One tenet I’ve given myself is that I shall not be dependent on any other library besides jQuery. This is the case in my code as well as in my documentation. I don’t want to haul in any of the other frameworks, since there are many and each has its merits.

          What you are showing here may lead to an excellent SPServices Story, and it’s the sort of thing that caused me to start the series in the first place. Are you game to write one?

          M.

          Reply
          • Here you go. I fleshed out the example below (http://www.spirit.de/demos/metro/SPServices/index.html#/getlistttems) a little, so that it better shows the advantage of using promises.

            In essence it retrieves list information via GetList to produce a mapping that can be consumed in SPXmlToJsonMap.

            Here’s Durandal’s activate function:

            ctor.prototype.activate = function () {
            var self = this;
            system.log(‘Model Activating’, this);

            // Step 1: Creating a list Model based on ‘GetList’ data
            // getModel() returns either a promise or a cached result
            // see http://lostechies.com/derickbailey/2012/03/27/providing-synchronous-asynchronous-flexibility-with-jquery-when/

            $.when(this.getModel()).then(function (data) {
            var listInfo = self.listInfo = data;
            var getListItems = $().SPServices({
            operation: “GetListItems”,
            async: false,
            webURL: self.webUrl,
            listName: self.listName,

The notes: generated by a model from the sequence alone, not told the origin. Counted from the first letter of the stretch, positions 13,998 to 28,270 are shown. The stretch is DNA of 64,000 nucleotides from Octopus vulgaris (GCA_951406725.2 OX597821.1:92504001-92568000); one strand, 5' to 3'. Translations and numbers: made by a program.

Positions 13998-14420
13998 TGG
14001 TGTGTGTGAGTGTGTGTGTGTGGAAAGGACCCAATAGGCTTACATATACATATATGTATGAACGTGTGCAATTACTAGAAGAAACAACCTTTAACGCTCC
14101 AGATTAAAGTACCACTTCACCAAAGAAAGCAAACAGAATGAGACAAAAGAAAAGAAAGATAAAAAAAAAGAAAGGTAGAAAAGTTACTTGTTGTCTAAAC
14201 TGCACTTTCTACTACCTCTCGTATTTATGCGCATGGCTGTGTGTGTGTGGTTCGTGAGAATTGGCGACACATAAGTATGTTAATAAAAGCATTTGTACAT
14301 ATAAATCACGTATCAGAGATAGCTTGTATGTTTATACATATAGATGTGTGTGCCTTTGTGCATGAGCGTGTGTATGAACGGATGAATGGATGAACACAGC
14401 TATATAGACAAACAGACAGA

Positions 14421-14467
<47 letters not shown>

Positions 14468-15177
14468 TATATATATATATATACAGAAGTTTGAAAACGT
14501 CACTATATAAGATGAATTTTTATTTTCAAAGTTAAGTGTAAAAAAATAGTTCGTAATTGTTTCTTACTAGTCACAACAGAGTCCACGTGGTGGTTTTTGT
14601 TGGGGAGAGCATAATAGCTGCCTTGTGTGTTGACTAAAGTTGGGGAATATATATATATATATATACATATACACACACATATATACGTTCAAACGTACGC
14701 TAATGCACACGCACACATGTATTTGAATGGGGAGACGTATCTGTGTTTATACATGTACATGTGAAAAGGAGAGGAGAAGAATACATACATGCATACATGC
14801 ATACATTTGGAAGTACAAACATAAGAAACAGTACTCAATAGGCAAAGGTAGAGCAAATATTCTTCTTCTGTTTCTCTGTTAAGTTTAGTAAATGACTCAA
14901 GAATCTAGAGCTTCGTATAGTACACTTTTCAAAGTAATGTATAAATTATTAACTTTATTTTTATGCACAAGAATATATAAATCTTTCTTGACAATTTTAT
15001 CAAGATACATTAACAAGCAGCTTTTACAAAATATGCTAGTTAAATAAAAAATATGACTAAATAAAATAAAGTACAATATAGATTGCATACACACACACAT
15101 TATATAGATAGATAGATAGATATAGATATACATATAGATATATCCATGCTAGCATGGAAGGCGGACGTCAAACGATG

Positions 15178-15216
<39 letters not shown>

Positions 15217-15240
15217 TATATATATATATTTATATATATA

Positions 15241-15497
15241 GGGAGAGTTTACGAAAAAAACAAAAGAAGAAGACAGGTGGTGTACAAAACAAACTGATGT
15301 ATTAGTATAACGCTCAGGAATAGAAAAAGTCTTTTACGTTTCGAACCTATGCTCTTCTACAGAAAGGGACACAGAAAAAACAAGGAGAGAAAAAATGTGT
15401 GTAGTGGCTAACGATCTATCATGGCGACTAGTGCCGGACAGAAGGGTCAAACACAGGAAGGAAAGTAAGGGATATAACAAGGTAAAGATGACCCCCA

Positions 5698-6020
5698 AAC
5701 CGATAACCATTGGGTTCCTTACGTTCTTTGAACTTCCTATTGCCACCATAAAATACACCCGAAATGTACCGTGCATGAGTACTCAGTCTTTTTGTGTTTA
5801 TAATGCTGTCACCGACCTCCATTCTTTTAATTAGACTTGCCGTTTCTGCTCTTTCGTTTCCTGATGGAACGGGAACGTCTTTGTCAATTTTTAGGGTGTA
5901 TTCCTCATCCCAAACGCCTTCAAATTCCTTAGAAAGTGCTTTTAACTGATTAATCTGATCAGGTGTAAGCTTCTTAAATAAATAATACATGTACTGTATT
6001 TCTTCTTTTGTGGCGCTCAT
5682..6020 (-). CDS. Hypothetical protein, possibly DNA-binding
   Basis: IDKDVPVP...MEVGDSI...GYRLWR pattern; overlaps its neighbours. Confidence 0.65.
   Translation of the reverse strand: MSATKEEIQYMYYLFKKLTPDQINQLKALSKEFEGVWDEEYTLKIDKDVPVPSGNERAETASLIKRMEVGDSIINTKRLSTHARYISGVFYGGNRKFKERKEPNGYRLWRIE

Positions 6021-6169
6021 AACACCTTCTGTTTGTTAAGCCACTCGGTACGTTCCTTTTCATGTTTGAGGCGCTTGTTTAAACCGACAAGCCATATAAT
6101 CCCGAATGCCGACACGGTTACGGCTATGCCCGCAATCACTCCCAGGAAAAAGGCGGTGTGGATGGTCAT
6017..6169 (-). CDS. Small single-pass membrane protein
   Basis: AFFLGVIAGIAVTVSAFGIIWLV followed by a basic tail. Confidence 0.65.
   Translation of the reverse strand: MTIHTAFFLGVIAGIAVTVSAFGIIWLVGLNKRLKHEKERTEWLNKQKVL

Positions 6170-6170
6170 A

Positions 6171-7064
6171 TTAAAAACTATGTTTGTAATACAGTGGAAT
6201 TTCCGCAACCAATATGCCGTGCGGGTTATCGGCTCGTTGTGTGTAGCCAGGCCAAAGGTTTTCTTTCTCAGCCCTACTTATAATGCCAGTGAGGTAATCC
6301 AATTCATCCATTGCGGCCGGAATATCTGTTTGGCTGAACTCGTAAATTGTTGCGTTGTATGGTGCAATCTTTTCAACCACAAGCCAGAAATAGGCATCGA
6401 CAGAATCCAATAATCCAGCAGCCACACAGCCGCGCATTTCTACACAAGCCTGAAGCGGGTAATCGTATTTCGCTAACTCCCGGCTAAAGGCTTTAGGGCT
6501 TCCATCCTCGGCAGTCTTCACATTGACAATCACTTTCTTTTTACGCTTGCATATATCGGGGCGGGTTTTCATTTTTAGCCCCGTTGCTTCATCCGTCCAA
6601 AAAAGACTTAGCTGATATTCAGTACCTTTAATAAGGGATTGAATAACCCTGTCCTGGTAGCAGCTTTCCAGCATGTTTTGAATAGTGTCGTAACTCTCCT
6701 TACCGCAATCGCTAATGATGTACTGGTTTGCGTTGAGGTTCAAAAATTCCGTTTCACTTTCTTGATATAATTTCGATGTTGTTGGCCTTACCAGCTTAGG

CAMLViewFields: “”
            });

            // Step 2: GetListItems using mapping data from Step 1:
            $.when(getListItems).then(function (data) {
            var json = $(data).SPFilterNode(“z:row”).SPXmlToJson({
            mapping: listInfo.SPXmlToJsonMap,
            includeAllAttrs: true,
            removeOws: false
            });

            self.listItems(json);

            system.log(‘Step 2: Got some Json’, json);

            }).fail(function (data) { system.log(‘Error’, data) });

            });
            };

            and here getModel()

            ctor.prototype.getModel = function () {
            var self = this;

            // Return cached result if available
            if (sp3.models[this.key()]) {
            system.log(‘Cached model’, sp3.models[this.key()]);
            return sp3.models[this.key()];
            }

            var getList = $().SPServices({
            operation: “GetList”,
            listName: this.listName,
            webURL: this.webUrl
            })

            // returns converted GetList XML as promise